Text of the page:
Main Gallery

Chuck Close:
Portraits of Artists

 – , 2024


Pace Prints is pleased to announce Chuck Close: Portraits of Artists, on view March 14 – April 6, 2024, at 536 West 22nd Street. A public opening reception will be held Thursday, March 14, 6–8pm.


Explore Chuck Close's 40-year history with Pace Prints in our online viewing room.


Chuck Close (1940–2021) was a remarkably versatile and creative printmaker who utilized a wide range of techniques to render images of himself and his friends. In addition to his self portraits, the exhibition presents images in a variety of printing techniques that portray Close’s friends and fellow artists John Chamberlain, Philip Glass, Lyle Ashton Harris, Alex Katz, Roy Lichtenstein, Lucas Samaras, and James Siena. The exhibition focuses on prints from from 1980 to 2015 created using processes including intaglio, etching, woodcut, screen printing, and pigmented paper pulp.

Chuck Close was highly exacting but indefatigably curious and gracious in his collaborative relationships with printmakers. Throughout his career, Close remained deeply indebted to his generative work in the early 1980s with master printer Joe Wilfer, who pioneered the use of stenciled paper pulp. This gridding technique opened up revelatory possibilities for Close’s modular approach to portraiture and initiated decades of printmaking collaborations with Pace Prints and the Pace Paper studio, where Ruth Lingen, Akemi Martin, and Rachel Gladfelter succeeded Wilfer as directors.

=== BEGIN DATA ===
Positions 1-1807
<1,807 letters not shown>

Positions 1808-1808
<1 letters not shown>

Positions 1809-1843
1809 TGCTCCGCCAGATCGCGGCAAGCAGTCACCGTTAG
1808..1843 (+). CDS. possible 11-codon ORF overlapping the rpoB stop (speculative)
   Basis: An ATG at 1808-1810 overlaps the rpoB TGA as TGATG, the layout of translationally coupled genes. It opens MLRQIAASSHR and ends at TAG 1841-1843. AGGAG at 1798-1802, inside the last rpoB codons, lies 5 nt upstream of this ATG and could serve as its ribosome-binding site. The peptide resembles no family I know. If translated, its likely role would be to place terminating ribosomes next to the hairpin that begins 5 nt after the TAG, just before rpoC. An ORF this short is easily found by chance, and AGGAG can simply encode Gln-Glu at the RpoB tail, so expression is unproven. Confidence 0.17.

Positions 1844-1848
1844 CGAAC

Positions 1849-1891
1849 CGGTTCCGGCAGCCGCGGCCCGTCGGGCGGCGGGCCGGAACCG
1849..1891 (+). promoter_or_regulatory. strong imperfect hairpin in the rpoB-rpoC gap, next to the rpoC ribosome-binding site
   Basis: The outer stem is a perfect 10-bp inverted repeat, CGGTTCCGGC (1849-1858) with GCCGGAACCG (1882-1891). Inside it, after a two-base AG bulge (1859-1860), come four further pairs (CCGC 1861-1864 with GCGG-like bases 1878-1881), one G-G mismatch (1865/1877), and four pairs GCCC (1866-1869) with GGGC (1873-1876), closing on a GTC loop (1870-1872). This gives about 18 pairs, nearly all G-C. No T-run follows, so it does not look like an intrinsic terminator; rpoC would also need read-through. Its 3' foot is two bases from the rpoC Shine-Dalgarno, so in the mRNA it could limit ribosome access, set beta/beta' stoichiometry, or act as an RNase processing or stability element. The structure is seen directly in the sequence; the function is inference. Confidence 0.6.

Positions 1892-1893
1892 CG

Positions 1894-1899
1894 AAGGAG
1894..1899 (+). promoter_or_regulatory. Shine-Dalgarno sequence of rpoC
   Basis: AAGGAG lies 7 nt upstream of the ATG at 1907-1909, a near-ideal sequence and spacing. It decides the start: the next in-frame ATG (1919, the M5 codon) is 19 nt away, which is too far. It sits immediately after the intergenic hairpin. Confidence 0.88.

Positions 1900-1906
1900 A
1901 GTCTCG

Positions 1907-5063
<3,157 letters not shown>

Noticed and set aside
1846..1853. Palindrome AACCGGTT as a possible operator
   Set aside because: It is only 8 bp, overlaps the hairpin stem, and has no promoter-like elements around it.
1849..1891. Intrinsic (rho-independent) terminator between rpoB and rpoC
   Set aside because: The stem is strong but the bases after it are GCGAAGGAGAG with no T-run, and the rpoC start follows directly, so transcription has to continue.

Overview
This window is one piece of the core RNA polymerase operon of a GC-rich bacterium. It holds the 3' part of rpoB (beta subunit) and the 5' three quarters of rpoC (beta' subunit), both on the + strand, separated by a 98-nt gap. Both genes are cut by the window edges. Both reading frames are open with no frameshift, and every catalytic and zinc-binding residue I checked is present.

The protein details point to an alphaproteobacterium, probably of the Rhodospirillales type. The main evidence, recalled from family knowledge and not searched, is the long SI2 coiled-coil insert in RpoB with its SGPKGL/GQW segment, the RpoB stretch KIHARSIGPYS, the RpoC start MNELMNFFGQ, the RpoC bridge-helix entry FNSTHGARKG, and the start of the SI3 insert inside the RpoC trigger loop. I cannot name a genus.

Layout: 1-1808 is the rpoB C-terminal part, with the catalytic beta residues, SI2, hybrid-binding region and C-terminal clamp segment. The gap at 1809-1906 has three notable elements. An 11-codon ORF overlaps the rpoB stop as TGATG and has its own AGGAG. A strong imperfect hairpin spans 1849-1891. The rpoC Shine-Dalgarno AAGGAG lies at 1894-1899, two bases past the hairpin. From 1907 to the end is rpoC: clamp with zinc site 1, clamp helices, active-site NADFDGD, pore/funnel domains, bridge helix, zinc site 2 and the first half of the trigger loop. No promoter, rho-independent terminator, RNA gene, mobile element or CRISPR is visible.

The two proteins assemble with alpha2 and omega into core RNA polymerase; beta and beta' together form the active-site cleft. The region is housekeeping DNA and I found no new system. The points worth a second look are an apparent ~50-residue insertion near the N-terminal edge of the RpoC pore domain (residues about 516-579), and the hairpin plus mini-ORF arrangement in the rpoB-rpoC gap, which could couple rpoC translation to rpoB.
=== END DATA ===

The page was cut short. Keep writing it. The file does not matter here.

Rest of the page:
Pace Prints published Close’s screen prints over three decades with Bob Blanton’s Brand X workshop and Pace Print’s own screen printing studio, directed by Jo Watanabe. Though he was initially reluctant to employ a technique which he deemed too photographic, his work with these master printers lead him to explore the complex combinations of color and mark-making that it allows. His explorations in the medium continued through to his last self-portrait screen print in 2012.

Intaglio techniques, in particular soft ground and spit bite etching, were an avenue for Close to work with direct mark-making on a plate. The projects that arose through his collaborations with Aldo Crommelynck, Julia D’Amario, Bill Hall and Kathy Kuehn beginning at Pace Prints’ Spring Street Workshop in the 1980s led to a lifelong engagement with intaglio printing and work with further generations of printers including Justin Israels, Sarah Carpenter and others.

Yasu Shibata brought his skills as a master Japanese Ukiyo-e woodcut printer to the Pace Prints workshop in 2001. The unique capacity of water-based wood block printing to incorporate overlays and blending of colors was a perfect match for Close’s experimentation with color in the last decades of his career.

With Chuck Close: Portraits of Artists Pace Prints is grateful and proud to look back on 40 years of collaborations with Chuck Close and to see the lasting impact of both what he learned from and contributed to contemporary printmaking.

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This exhibition is no longer on view.

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